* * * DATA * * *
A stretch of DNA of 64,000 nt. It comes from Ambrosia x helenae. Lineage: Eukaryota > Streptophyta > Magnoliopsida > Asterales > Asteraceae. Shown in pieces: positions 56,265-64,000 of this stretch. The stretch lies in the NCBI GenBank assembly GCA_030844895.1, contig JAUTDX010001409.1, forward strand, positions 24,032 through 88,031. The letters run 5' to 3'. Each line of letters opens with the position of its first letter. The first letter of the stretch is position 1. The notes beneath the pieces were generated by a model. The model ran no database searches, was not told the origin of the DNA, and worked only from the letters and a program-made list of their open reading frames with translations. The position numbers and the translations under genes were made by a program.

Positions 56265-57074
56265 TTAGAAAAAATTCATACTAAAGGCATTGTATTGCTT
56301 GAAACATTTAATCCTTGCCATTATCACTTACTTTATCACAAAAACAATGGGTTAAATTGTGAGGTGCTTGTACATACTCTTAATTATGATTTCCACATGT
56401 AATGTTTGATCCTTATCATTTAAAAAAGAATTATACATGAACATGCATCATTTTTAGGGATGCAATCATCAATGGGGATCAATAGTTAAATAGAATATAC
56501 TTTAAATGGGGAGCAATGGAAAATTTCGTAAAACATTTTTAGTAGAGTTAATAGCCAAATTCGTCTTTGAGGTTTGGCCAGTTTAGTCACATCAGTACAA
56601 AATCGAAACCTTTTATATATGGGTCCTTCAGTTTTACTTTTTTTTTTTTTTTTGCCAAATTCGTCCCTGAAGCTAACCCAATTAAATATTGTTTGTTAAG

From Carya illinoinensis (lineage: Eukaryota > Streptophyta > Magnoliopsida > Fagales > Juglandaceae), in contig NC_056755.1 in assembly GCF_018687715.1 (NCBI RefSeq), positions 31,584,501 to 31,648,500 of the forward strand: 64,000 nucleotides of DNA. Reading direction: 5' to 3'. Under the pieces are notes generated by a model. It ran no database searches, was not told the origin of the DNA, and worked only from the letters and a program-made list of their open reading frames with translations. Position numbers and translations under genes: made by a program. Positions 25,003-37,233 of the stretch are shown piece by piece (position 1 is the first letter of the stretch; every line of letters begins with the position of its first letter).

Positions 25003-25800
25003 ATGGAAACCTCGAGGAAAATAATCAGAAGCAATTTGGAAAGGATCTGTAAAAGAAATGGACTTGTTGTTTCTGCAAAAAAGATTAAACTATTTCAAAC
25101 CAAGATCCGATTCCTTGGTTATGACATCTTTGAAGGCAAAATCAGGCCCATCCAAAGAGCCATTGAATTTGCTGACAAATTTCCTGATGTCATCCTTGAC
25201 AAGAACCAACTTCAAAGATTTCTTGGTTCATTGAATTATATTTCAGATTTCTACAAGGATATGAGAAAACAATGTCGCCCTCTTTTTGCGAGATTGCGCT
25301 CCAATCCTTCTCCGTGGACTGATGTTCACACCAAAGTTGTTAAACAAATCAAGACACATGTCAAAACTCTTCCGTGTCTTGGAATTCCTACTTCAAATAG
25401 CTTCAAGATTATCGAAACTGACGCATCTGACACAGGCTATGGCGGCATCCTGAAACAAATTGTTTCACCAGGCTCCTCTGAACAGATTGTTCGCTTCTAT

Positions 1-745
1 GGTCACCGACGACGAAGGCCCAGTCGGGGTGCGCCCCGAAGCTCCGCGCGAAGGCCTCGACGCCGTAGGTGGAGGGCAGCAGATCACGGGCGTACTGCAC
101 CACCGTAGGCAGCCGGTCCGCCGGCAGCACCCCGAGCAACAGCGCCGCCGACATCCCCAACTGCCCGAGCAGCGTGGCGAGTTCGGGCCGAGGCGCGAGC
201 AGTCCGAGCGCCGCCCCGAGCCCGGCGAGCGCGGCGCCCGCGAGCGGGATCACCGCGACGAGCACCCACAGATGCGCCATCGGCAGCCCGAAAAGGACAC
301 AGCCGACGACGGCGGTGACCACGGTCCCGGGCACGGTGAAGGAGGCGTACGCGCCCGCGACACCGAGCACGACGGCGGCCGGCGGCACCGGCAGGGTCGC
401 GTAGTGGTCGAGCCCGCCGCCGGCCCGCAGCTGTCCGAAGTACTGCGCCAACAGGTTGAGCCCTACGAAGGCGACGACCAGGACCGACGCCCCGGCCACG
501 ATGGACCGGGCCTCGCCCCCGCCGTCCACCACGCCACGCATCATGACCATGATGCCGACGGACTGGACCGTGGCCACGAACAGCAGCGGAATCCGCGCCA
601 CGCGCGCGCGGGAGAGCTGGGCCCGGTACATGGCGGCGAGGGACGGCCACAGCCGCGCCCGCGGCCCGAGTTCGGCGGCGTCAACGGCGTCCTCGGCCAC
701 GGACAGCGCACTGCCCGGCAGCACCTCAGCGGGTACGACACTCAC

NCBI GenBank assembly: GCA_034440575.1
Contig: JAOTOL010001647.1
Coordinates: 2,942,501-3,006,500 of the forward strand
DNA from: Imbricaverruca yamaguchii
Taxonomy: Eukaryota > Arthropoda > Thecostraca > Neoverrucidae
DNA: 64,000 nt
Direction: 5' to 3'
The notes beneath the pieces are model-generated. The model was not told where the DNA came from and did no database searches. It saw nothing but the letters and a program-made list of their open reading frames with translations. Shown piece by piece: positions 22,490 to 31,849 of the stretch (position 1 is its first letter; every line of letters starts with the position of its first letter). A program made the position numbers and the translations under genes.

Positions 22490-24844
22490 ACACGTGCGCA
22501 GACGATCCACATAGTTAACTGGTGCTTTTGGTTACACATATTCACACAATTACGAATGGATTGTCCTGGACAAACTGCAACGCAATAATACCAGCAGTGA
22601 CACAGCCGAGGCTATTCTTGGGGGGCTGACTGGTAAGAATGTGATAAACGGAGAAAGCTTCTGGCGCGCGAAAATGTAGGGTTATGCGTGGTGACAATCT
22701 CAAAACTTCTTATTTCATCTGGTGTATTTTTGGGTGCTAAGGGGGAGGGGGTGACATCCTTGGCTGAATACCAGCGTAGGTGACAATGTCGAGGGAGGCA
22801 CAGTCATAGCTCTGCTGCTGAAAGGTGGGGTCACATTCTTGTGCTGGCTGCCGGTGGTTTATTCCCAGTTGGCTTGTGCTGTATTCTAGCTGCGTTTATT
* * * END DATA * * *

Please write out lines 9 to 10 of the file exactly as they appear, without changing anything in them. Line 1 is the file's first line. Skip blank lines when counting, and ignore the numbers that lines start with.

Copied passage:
Positions 25003-25800
25003 ATGGAAACCTCGAGGAAAATAATCAGAAGCAATTTGGAAAGGATCTGTAAAAGAAATGGACTTGTTGTTTCTGCAAAAAAGATTAAACTATTTCAAAC